Peppermint Candy 박하 사탕 (1999) – S. Korea
Its Support Crew.
Chong-dong Lee’s Peppermint Candy crafts an intricate backward paddling kind of a linearity, providing scenes from the narrative’s end first and then the beginning, inverted. The approach is a unique one, using a slow burn cadence with eccentricity of writing in characters and flashbacks, unconventional, to bring a popping sophistication to on-screen contrasts, rebellious and reserved. Uber revealing and unusually sad, this 1999 piece tells a moving story on the sometimes draining effect of life on Earth. It’s exhausting, but, if you’re patient, also capable of accepting some open-endedness, the result is an insightful reward, complementary, finally, to a seemingly bizarre approach for a one man’s regurgitated, desperate reflections on time and opportunity.
Pains & Trains
You begin with protagonist Yongho (Kyung-gu Sol) in existential crisis at a quasi crossroads atop a high rising rail track. He gasps one last big breath before a timely death by train, supposed friends of his, distant school buddies from years ago, in the background participating in song and dance, a contrast. The camera freezes for just one moment then, the loud roaring of something big coming, just a blink before he’s struck, and you witness a shot of his mouth agape, his utmost vulnerability before death. Perhaps it’s his acknowledging defeat, a confession of sorts, him being open to the punishments due unto him. You don’t know. It fades into black, and he is dead. You’re drawn in now though, because of it, strange but quick, so sharp and jarring. The protagonist, the one you’re suppose to follow, is gone, begging the question: why? You now obviously know how.
Quite the question it is. But delving deeper into that one question, to explore it, to solve it, is an effort, one that requires some endurance in observation and interpretation. You want to dissect Yongho’s past, but to understand of his late life, his real starting point, you must magnify the aesthetic details, recurring shots on trains, fast living, and loudness of personalities. Add to that repetitive music, especially that of the beginning and end, and you’ll begin to see the scope.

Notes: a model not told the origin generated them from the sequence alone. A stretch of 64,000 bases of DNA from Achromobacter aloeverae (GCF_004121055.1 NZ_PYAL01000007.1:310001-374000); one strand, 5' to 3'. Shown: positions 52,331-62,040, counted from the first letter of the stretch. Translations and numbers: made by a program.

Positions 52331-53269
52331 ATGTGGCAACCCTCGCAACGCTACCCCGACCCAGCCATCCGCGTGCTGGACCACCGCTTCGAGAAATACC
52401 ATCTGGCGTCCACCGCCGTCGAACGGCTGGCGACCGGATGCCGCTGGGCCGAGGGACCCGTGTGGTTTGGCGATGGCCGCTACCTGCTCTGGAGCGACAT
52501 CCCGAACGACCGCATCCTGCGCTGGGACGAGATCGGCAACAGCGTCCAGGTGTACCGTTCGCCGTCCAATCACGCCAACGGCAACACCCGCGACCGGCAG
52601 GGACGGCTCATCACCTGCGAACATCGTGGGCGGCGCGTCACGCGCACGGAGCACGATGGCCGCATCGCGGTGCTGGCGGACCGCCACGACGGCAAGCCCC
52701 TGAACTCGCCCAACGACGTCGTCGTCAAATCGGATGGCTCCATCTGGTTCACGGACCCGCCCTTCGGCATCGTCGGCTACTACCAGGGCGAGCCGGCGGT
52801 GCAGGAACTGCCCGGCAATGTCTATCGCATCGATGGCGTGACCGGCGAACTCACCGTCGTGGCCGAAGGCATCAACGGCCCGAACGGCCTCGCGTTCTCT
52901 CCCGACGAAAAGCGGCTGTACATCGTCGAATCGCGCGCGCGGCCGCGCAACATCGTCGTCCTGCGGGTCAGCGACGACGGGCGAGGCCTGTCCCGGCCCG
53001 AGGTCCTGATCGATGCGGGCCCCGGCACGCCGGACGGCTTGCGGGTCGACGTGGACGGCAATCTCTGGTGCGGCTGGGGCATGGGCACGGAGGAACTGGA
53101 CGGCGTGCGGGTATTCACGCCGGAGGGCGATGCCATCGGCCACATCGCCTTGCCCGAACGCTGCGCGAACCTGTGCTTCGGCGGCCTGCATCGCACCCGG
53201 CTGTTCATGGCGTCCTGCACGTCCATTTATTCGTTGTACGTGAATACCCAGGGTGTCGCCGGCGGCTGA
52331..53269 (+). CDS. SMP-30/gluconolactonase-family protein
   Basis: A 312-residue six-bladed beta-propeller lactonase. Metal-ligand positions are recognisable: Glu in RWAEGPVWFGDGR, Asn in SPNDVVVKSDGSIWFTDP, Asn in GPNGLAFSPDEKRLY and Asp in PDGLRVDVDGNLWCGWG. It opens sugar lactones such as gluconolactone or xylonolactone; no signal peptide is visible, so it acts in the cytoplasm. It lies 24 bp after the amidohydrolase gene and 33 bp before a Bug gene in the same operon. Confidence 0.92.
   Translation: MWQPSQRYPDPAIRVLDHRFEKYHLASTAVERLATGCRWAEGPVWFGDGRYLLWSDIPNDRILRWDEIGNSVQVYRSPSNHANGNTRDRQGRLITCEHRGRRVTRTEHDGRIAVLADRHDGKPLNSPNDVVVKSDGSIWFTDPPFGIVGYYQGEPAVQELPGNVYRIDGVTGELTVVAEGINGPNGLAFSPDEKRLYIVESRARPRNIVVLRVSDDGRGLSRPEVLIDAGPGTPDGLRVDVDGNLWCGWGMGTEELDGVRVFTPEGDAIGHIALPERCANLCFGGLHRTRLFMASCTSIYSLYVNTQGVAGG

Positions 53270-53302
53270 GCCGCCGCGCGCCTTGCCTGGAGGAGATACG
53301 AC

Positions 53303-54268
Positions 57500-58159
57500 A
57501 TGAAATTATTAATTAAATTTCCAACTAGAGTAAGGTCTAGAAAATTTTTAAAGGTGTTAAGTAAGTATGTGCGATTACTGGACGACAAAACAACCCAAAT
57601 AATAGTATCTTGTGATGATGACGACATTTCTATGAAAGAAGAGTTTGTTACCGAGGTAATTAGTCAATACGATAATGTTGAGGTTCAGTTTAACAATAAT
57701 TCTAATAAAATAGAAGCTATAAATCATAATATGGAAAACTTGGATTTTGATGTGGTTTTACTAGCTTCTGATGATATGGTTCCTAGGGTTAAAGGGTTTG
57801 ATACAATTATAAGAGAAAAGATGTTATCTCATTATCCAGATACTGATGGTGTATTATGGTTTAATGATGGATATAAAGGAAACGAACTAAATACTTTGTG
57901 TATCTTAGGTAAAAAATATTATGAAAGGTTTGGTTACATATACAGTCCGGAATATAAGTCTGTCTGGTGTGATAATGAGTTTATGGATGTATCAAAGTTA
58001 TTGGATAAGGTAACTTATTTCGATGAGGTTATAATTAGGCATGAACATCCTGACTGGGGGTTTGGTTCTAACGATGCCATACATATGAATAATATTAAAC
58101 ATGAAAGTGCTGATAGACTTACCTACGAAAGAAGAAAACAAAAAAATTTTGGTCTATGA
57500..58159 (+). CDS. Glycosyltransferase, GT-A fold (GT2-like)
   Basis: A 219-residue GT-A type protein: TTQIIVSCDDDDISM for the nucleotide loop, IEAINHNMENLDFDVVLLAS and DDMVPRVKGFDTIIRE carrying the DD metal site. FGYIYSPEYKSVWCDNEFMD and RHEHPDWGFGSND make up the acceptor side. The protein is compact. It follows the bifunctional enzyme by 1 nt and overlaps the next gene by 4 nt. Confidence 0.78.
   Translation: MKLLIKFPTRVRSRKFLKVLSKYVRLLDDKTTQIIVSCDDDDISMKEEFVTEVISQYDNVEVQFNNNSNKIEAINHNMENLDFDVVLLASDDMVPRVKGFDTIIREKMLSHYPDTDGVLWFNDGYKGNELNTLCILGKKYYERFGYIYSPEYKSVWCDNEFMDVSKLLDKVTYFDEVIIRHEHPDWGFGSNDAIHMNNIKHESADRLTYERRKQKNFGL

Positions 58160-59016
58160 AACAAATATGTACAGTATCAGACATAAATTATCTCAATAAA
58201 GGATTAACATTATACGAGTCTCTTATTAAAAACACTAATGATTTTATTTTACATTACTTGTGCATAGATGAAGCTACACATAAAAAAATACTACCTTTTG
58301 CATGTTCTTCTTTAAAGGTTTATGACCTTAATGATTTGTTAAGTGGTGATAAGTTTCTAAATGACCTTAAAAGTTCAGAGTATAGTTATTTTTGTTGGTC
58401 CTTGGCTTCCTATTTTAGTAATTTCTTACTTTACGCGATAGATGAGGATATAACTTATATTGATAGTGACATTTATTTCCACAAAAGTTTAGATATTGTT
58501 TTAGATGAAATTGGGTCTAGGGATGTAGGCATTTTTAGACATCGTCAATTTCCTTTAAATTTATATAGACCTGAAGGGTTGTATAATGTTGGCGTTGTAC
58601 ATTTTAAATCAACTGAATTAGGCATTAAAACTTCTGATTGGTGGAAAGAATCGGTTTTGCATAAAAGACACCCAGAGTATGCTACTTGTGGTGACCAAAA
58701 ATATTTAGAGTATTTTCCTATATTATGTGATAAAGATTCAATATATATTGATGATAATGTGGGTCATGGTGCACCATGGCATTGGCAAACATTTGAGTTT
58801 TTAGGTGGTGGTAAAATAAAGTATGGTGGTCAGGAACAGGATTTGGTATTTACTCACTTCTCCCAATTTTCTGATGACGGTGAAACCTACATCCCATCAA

Early on Yongho seems too arrogant, too self-centered to be of your concern, a focal subject for pity. Rather than embrace, you push him away. He’s not deserving of your attention (I assume), and so you move him further back, into your periphery, neglecting him and his uppity nature. But as the narrative moves backward in his life, through Yongho’s late adulthood, his many jobs, and very few personal relationships, you’ll soon realize the man you’ve ended up with, to watch and study, is altogether complex, not to blame, directly, for his initial attitudes, visceral and counter.
The film is successful in having an elderly identity, one ready to reveal heart and development with small things rather than allow larger themes take you away; you and I, after watching, are no longer expected to be passive. It is communication in fable, a warning that calls us into action, to add weight in between scenes all across its timeline. With the rubbing of a hand up a girl’s skirt, interrogating a suspect, and longing for genuine companionship, you listen and watch as Yongho first dabbles into meanness, becoming the monster you had first seen, earlier meaning later, and, for that, it’s a special ride, intimate and intricate.
Lee’s film is powerful in its edits especially, and then its positioning the camera, usually far off, distant, is a pleasure, seemingly shoddy but oh so inspired. By using a dissolving technique to blur the lines between flashbacks, always abrupt, the work keeps your progression for plot reveals aesthetically gritty and uneven, compelling like no other films likely can, though the story has certainly been accepted and attempted before. Its seemingly untreated environments, the characters, the silence, they make Yongho’s crawling into residual memories of the past appealing in a twisted, cathartic kind of a way. I appreciate that, and so will you as it reminds of filmic voyeurism. Notice the train track vistas, always in the back, rear-cart, played in reverse. Like Being John Malkovich, the approach to see from another’s eyes is easier than assumed for you, and it adds to its replayability.
It’s never brutal in its on-screen violence nor its dialogue (though you’d expect it), but you can feel the pain, that seething, whimpered cowardice of Yongho and other characters. What Lee has done is create a deliberately sentimental mystery murder, and it’s up to you to answer the question, again, why? Is his life really at a point so low that he has to kill himself? You’ll soon discover, perhaps not all of it, but enough to answer that question more confidently. Its containing much contrast alone is worth the watch.